Every now and again the dedicated Citizen Cairn'd may - if he/she is lucky, that is - come across a monument that utterly confounds any preconceptions that may have been entertained beforehand. This is such a case and, suffice to say, mine are blown asunder. How could this Orkney-Cromarty chambered cairn have not graced this web-site years ago?
Whatever. I'm here in the North-West Highlands as a sort of tribute to the exquisitely sardonic Greywether, making an attempt to visit as many of the myriad chambered cairns shown on my old 1:50k OS Sheet 15 as I can during the two days I've allocated myself here... to build upon the legacy in my own way. Following a sojourn at the badly damaged, yet still vibey chambered cairn sited magnificently upon the shore of Loch Borralan - under the ever watchful gaze of the peerless profile of Suilven - I guess I'm pretty chuffed, to be fair. Ready for bed, even if my nightly abode is the back of the new(ish) Focus estate replacing the much lamented Rover. However the aforementioned map depicts another chambered cairn located upon the steep hillside rising above and to the right of the house looming behind. Guess I'll take a quick look whilst I'm here.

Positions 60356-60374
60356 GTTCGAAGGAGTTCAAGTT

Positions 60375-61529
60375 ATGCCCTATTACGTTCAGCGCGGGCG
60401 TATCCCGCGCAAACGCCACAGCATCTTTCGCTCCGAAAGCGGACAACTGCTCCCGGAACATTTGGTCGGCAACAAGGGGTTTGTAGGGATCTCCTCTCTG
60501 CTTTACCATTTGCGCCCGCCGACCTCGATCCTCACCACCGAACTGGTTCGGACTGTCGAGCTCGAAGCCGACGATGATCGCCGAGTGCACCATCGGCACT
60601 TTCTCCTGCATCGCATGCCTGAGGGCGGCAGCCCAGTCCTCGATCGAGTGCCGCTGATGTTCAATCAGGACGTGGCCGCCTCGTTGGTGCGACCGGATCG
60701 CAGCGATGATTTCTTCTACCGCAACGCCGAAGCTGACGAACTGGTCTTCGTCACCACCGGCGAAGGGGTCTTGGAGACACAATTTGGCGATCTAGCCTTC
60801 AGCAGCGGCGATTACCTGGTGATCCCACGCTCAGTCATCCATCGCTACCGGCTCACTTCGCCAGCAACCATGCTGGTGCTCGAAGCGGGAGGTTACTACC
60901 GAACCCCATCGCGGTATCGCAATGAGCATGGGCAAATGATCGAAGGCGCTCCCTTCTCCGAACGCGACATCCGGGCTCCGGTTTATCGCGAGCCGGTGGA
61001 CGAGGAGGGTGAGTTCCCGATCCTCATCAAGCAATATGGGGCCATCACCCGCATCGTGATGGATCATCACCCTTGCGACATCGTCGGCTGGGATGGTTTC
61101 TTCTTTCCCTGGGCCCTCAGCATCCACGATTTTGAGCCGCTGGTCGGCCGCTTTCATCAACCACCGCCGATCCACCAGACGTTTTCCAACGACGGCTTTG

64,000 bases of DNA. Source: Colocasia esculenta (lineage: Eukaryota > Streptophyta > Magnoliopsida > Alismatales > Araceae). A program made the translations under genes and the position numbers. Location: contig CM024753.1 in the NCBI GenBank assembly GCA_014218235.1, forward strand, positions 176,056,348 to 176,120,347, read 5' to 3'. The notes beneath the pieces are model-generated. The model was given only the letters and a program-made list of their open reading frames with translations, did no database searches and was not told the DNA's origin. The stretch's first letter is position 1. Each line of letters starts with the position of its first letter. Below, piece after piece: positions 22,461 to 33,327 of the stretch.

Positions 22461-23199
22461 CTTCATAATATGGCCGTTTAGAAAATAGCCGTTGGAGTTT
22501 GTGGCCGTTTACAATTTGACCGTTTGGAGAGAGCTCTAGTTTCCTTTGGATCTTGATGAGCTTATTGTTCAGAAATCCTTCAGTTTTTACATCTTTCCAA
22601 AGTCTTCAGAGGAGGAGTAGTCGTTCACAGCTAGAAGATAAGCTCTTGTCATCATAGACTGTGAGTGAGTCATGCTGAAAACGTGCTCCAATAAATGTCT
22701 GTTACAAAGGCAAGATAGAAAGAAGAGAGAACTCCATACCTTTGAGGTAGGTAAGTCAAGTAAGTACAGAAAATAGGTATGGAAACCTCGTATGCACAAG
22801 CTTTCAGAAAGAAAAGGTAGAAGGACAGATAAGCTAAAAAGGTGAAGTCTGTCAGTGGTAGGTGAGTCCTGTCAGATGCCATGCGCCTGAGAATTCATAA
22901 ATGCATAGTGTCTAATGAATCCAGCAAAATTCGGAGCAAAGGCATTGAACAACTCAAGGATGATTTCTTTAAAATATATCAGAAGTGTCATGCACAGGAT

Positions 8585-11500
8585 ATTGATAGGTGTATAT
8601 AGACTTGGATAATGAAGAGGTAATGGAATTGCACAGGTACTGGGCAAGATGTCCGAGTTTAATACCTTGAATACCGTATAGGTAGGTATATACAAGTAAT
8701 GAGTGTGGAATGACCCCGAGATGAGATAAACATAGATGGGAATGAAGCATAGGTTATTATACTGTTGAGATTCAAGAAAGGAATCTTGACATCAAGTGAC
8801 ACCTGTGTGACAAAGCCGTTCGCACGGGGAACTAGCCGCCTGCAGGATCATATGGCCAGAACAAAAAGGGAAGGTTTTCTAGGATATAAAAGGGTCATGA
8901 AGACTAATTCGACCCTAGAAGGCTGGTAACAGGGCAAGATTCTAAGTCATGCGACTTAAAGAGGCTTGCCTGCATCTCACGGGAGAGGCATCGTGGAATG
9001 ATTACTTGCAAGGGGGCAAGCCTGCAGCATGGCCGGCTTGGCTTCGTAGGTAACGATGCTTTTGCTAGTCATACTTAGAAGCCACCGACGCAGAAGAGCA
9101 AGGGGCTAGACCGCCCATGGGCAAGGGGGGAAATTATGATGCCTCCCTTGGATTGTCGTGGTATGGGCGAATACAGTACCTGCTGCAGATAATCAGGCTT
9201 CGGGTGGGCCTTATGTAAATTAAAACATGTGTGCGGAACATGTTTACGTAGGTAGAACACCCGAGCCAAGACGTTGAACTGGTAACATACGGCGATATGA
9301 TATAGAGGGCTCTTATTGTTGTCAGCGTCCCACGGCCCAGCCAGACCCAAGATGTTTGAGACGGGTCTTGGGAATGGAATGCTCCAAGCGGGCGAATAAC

The ground is churned to oblivion, I assume by the local bovines.... probably not much left, then? Er, there is.... Girdled by an electric fence stands a rather high, rather scruffy grassy/stony mound. I clamber up and stand, gobsmacked, looking down into a polygonal chamber seeming lacking only roof. Sure, the passageway is blocked with a chaotic jumble of large stones, but.... hey, I do declare what we have here is more or less the equivalent of Skye's wondrous Rubh an Dunain. Only without the 8 mile walk. I descend within the chamber, collapse in an overwhelmed heap and savour the moment, the atmosphere so thick with the metaphysical suggestions of millennia past that it would require the allegorical chainsaw rather than the proverbial knife to make any impact. Impressive orthostats form the chamber flanks, drystone walling filling in the gaps, and the springings of a corbelled roof stand where they ought to be, if I'm not very much mistaken. I assume the chamber has been consolidated at some point since traces of that matting material are evident between the stonework. If so, nice work.
I could stay for hours but unfortunately this can only be a relatively short visit... it is nearing 9.00. I poke my head above the chamber wall and note the fisherman I spied standing within the calm waters of the loch earlier returning to shore. Guess I need to do likewise and duly return back down to earth.